Stimulating PD-1 Medication Shows Promise Treating Rheumatoid Arthritis

Article

In data presented during ACR, investigators find peresolimab could be an effective treatment for adult patients with rheumatoid arthritis.

Stimulating PD-1 Treatment Shows Promise Treating Rheumatoid Arthritis

A treatment specifically targeting programmed cell death protein 1 (PD-1) could be an effective tool in treating patients with rheumatoid arthritis.

A team, led by Jay Tuttle, Eli Lilly and Company, investigated whether peresolimab binding to programmed cell death protein 1, a checkpoint inhibitory receptor, stimulates physiological immune inhibitory pathways to restore immune homeostasis.

The data was presented as a late-breaking abstract during the 2022 American College of Rheumatology Convergence Meeting in Philadelphia.

The Treatment

Peresolimab, a humanized immunoglobulin G1 monoclonal antibody, works by stimulating human programmed cell death protein 1.

In the phase 2a, placebo-controlled, double-blind, randomized clinical trial, the investigators examined 101 adult patients with moderately to severely active rheumatoid arthritis who did not adequately respond to prior disease modifying drugs, either convention (csDMARDs), biologic (bDMARDs) or synthetic (tsDMARDS).

The patients were treated with peresolimab 700 mg (n = 49), peresolimab 300 mg (n = 25), or placebo (n = 24) every 4 weeks. The final analysis included 98 participants who received at least 1 dose of the study drug.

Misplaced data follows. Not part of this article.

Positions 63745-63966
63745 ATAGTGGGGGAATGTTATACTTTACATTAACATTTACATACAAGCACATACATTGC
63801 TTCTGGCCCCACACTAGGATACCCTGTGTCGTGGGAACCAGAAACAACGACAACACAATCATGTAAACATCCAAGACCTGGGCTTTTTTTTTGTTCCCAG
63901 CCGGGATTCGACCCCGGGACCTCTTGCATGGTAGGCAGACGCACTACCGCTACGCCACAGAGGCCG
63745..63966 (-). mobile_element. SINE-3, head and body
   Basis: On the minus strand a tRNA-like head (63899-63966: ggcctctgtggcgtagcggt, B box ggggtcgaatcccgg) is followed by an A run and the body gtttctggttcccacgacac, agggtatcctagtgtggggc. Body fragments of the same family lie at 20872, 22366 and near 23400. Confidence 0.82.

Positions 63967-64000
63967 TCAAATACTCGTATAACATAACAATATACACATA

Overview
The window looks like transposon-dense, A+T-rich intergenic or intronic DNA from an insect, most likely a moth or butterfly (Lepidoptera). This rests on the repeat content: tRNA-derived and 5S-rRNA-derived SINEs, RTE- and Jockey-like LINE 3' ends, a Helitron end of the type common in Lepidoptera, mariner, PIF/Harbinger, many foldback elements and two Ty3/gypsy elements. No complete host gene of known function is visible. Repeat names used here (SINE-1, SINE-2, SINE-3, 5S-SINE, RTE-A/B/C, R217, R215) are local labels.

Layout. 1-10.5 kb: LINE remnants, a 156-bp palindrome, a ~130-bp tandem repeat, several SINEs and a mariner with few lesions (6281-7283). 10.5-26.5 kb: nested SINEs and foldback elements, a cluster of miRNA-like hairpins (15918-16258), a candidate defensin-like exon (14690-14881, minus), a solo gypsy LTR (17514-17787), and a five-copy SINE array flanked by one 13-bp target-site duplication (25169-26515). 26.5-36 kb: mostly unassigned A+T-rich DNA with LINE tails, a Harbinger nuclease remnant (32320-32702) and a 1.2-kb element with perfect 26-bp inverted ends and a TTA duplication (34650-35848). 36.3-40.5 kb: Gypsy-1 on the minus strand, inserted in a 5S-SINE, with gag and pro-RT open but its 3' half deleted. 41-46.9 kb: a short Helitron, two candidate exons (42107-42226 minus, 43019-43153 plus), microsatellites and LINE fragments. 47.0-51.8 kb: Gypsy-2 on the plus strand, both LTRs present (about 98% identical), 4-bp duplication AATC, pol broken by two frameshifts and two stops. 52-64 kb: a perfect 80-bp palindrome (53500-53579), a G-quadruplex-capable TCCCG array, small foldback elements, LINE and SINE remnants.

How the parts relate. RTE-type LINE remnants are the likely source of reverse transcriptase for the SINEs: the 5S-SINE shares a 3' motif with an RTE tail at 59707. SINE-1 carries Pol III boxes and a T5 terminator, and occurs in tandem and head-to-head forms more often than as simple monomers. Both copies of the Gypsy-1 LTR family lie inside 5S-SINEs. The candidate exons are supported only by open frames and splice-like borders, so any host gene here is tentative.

Baseline demographics and disease activity was similar between the 3 groups.

The mean age at baseline of the patient population was 51.7 years and 83.7% of patients were female. In addition, the mean duration of rheumatoid arthritis was 10 years and the mean DAS28-CRP score was 5.9 at baseline.

Efficacy and Safety

The investigators evaluated and compared the efficacy and safety of peresolimab with placebo using a mixed effects model for repeated measures (MMRM) and a logistic regression model for continuous and binary endpoints, respectively.

The study represented a novel approach for this patient population.

Overall, the investigators met the primary endpoint of a significantly greater improvement in DAS28-CRP scores in the trial drug group compared to placebo at both test doses from baseline to week 12 (700 mg, P <0.001; 300 mg, P = 0.017).

The treatment also resulted in significant improvements in CDAI scores (300 mg, P = 0.008; 700 mg, P <0.001). This was also true for the group treated with placebo.

There were also a significantly greater proportion of the peresolimab 700 mg group who achieved ACR20 (P <0.05) compared to participants treated with placebo by Week 12.

Extending the analysis further, the investigators found the efficacy was maintained at week 24 in patients who achieved CDAI low disease activity at week 14.

For safety, the trial drug showed a positive safety and tolerability profile that supports further clinical evaluations in patients with immunologic diseases.

“These clinical data represent the first meaningful evidence that stimulating the PD-1 receptor has the potential to treat RA,” the authors wrote. “Peresolimab was superior to placebo at Week 12 for several key endpoints. Safety events were similar between treatment groups. Future studies will continue evaluating peresolimab as treatment for RA, and for other autoimmune diseases.”

The study, “A Phase 2 Trial of Peresolimab for Adults with Rheumatoid Arthritis,” was published online by ACR.

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